IFAD to Release Record US$80 Million Financed Project for Gambia, Designed to Promote Value Chain
With NEMA project phasing out, the International Funds for Agricultural Development (IFAD) is expected to release a record funding for The Gambia at the tune of US$80 million to ensure resilience and value chain in agricultural productivity and create employment.
Dubbed ROOTS – (Resilience of Organisations for Trans-formative Smallholder Agricultural Project), it is intended to capitalize on the gains of the National Agricultural Land and Water Management Development Project (NEMA) and build on the successes and draw lessons from the on-going and past IFAD funded projects.
ROOTS will focus on up scaling NEMA achievements in the rice and vegetable value chains targeting women and youth and farmer organizations, according to project director, Momodou L. Gassama.
In an exclusive interview with The Chronicle, Gassama disclosed that the project will last for six years.
“The ROOTS is a six-year project, with total financing of US$80 Million. It’s expected to be financed by IFAD through its funding cycle 11 and 12, in collaboration with other co- financials like the AFD (French Development Agency), the GEF and OFID,” Gassama explained.
He added: “The goal of the project is to improve food security, nutrition and smallholder farmers’ resilience to climate change in The Gambia and improve the lives of farmers and farmer organisations through increased productivity and technical capacity building to ensure that they are resilient and can participate profitably in the implementation of the value chain.”
He justified the need for the project, stating the importance to develop the capacity of the farming community to respond and adapt to the various climate scenarios is critical for a sustained value chain development. He believes that without strong capacity, it will be difficult for them to improve their productivity and also engage in the implementation of the value chain.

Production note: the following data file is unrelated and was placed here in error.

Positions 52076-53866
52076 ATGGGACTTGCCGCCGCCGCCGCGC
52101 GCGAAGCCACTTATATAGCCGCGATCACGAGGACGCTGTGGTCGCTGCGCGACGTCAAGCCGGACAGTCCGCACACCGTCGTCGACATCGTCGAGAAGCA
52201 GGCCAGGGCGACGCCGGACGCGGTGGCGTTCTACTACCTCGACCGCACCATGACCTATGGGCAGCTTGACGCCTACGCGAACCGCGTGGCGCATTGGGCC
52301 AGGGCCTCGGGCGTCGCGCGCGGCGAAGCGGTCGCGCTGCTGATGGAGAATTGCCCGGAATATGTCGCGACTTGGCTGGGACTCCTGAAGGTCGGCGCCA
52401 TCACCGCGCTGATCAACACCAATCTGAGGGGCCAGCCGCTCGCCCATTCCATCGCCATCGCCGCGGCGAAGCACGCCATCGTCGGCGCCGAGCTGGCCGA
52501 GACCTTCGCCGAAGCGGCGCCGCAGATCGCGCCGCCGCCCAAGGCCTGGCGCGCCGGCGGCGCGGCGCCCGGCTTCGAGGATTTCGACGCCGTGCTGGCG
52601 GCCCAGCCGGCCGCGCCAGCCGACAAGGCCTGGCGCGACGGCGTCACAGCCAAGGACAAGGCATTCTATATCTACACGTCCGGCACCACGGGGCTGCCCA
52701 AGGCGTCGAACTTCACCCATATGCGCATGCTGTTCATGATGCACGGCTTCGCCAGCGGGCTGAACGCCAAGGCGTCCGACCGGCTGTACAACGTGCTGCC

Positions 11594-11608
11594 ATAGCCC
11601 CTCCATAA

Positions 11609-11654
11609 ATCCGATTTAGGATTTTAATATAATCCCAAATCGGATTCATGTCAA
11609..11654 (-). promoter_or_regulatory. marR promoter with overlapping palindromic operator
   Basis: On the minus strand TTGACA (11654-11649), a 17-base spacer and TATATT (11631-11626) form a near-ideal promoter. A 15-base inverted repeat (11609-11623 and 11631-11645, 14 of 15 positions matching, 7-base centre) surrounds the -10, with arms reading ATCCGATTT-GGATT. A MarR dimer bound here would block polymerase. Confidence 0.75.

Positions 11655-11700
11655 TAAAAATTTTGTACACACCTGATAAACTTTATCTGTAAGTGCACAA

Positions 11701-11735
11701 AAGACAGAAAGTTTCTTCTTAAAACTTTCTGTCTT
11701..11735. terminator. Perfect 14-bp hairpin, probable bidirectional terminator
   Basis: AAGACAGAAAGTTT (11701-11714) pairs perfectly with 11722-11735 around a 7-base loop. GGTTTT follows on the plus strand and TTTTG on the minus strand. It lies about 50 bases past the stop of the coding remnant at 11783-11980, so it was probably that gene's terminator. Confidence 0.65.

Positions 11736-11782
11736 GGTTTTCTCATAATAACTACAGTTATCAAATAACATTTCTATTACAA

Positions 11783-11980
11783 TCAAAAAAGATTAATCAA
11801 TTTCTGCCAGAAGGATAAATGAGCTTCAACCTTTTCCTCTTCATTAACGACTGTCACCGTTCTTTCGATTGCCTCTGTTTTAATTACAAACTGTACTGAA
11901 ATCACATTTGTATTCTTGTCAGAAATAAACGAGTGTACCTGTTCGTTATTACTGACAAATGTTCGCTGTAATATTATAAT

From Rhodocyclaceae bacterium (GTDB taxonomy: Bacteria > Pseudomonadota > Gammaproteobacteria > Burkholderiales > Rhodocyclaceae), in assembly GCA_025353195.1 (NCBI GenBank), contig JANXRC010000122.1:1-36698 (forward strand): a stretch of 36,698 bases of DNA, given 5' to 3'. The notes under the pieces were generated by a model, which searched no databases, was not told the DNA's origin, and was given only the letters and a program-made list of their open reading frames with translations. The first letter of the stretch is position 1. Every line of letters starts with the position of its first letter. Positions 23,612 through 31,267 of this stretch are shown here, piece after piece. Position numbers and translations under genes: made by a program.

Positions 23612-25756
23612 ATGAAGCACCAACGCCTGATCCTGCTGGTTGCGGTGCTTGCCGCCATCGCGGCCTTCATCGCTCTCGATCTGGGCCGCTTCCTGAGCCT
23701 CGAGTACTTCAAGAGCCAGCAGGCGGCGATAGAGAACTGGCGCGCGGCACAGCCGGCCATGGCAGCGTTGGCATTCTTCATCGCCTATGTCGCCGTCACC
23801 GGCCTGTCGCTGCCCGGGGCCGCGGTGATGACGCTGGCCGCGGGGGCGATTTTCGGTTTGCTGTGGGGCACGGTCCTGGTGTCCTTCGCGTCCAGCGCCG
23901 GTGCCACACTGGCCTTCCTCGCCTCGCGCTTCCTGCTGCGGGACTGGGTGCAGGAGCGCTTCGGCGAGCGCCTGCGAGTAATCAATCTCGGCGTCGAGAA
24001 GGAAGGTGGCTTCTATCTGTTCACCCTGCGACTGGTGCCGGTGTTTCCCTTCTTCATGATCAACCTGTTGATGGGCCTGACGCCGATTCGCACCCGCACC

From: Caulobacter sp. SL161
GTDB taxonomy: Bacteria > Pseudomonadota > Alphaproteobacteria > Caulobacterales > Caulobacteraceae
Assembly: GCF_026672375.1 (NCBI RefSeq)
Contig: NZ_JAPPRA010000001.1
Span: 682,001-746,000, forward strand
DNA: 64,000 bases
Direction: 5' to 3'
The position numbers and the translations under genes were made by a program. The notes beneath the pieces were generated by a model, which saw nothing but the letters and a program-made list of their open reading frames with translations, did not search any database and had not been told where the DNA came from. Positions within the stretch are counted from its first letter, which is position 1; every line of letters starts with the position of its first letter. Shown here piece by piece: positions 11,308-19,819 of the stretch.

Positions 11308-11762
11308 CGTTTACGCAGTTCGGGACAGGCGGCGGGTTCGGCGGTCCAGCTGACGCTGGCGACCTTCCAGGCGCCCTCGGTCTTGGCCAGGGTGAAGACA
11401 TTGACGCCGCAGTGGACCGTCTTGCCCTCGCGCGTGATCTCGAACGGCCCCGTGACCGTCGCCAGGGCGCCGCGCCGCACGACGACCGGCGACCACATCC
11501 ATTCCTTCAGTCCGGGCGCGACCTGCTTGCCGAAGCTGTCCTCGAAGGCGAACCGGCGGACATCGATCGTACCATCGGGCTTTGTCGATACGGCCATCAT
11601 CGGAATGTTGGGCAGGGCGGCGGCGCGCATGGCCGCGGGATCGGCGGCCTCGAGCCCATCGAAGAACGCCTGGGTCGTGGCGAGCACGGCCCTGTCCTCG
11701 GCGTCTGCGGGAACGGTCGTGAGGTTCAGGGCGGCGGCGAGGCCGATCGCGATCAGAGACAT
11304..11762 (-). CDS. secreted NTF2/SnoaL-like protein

With this project, he said the strengthening of farmer organisations capacity will be significant a mechanism in ensuring the full implementation of the value chain, which will result in creating job opportunities for many people particularly the women and youth.
“They may not only be the farmers’ organizations, you see in the value chain, we don’t have to have only the farmers to be part of the value chain. In the value chain, you have producers as the downstream actors, while in the upstream you have people who do the transportation, storage, value addition and marketing. All these are sources of employment creation,” he said.
To ensure inclusiveness in the value chain implementation, Gassama said unlike other projects, ROOTS has a package for citizen engagement with a view to create space for all sectors of society mainly the disabled. ROOTS also seeks to further develop the Agriculture Value Chain Interaction Platform (AVIP) that will bring together different key factors such as producers, transporters, processors buyers, and other middlemen for better delivery while also boosting employment.
As NEMA project already established the Agriculture Value Chain Interaction Platform, this avenue will accelerate the interaction between key economic players within the value chain.
He added that the project will undertake land development for increased production, to carry out technical capacity building to increase productivity, to carry out financing to ensure that there is easy access to essential services and the markets through the matching grant facility.
“So these are some of the new injections in this project and I hope that it will achieve the intended objective of inclusiveness, which will not only stop at rural people, but other areas of the country,” he said.
Since its inception in 1982, IFAD has funded at least 10 projects for The Gambia at the tune of about US$193 million geared towards fighting rural poverty through agricultural projects.